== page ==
Nitrogen-containing compounds are the structural basis of many pharmaceuticals and agrochemicals. Consequently, efficient methods for the synthesis of such molecules are valuable tools in organic synthesis.
Daniela Leonori, University of Manchester, UK, and colleagues, have developed a method that produces synthetically useful nitrogen radicals. The researchers used aryl-NiI species to reduce electron-poor O-aryl hydroxylamine derivatives (pictured above) by a ground-state single-electron transfer mechanism to generate the radicals.
The N-radicals can react with a broad range of organometallic species, including boronic acids. The reactivity of the N-radicals is influenced by their structure: Electron-rich radicals form C–N bonds directly with aryl organometallic reagents to generate anilines. Electron-poor radicals undergo cascade processes that involve intramolecular cyclization and reaction with the organometallic coupling partner. (Examples of the products are pictured below).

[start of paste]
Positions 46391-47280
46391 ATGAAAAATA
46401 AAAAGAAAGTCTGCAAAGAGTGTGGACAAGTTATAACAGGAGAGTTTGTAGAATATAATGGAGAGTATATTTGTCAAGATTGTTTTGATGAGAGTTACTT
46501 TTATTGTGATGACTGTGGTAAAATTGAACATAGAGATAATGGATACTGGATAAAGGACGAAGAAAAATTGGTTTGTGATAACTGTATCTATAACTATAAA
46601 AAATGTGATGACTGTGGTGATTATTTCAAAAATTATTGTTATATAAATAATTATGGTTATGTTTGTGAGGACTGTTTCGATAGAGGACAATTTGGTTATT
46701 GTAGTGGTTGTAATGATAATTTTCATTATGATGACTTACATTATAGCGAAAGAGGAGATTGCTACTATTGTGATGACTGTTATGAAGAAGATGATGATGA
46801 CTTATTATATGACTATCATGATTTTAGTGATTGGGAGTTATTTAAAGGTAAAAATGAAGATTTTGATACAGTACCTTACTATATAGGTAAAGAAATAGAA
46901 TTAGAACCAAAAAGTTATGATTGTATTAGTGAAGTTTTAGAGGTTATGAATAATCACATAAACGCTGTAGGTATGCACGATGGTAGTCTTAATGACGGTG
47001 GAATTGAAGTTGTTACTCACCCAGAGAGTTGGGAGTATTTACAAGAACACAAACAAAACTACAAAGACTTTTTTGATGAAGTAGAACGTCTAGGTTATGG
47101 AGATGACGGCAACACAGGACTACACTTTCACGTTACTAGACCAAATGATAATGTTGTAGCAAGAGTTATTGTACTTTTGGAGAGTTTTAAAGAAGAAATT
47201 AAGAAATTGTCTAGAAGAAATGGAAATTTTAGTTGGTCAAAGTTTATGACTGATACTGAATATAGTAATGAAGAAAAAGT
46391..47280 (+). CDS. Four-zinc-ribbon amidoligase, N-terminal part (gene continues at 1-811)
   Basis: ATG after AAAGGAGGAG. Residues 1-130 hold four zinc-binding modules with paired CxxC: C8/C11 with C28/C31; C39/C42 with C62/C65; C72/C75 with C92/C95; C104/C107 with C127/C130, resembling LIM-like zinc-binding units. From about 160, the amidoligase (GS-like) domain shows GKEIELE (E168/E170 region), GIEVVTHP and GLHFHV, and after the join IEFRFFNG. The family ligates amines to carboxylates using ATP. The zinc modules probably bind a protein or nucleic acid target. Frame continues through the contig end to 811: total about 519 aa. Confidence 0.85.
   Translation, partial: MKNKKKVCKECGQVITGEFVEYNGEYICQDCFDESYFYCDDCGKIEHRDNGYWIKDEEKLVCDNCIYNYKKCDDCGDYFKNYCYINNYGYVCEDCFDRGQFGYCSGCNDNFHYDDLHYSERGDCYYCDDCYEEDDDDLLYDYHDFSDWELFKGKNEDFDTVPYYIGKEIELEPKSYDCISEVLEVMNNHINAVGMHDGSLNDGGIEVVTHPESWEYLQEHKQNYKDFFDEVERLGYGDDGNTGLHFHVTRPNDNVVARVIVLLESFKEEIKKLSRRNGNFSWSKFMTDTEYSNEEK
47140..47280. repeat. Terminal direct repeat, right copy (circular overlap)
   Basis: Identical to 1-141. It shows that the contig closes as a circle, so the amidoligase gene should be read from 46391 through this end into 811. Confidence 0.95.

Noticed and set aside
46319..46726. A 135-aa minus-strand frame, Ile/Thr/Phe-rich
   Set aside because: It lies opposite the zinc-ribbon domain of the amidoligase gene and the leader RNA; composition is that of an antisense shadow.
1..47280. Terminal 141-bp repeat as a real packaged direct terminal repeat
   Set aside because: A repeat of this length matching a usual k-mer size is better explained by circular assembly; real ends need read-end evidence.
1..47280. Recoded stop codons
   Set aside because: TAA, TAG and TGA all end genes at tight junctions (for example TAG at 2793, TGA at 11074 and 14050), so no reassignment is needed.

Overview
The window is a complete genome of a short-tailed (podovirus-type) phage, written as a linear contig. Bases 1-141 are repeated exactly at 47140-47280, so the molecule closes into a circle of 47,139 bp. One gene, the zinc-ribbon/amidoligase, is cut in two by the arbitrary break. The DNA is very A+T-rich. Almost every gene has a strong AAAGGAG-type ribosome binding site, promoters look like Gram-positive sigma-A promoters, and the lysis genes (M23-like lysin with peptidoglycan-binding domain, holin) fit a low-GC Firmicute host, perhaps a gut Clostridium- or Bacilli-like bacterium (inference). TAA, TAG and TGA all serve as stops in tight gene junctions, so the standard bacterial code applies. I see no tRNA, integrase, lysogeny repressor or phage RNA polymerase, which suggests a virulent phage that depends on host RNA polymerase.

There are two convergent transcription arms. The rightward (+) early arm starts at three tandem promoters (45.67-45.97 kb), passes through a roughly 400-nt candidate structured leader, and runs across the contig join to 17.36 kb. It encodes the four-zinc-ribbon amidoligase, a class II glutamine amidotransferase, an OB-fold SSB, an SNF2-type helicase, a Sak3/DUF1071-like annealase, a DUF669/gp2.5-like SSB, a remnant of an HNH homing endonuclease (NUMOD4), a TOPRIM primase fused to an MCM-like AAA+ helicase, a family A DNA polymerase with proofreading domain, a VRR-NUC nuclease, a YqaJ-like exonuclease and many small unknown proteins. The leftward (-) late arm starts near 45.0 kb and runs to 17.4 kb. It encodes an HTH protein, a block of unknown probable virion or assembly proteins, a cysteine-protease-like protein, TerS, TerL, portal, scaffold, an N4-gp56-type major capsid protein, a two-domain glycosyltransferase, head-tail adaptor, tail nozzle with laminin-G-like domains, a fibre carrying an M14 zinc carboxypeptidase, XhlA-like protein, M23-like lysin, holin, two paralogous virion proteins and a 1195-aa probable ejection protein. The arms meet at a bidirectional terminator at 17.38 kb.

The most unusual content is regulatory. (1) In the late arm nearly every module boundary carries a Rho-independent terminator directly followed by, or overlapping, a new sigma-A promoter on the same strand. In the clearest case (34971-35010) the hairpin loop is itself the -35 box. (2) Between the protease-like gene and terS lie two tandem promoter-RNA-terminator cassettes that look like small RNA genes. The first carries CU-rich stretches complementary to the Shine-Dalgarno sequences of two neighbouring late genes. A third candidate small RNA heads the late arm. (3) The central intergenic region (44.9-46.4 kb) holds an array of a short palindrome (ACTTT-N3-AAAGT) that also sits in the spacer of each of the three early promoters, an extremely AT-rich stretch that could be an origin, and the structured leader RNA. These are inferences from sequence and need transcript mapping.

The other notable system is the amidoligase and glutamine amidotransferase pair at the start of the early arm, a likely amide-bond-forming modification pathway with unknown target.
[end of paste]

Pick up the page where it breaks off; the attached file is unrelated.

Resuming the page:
Through a nickel-catalyzed cascade cyclization–alkylation of amidyl radicals, the team synthesized a series of alkaloids, including venom alkaloids found in ants and frogs. According to the researchers, a range of nitrogenated molecules could be accessed with the method.
- Reaction of Nitrogen-Radicals with Organometallics Under Ni-Catalysis: N-Arylations and Amino-Functionalization Cascades,
Lucrezia Angelini, Jacob Davies, Marco Simonetti, Laia Malet Sanz, Nadeem S. Sheikh, Daniele Leonori,
Angew. Chem. Int. Ed. 2019, 58, 5003–5007.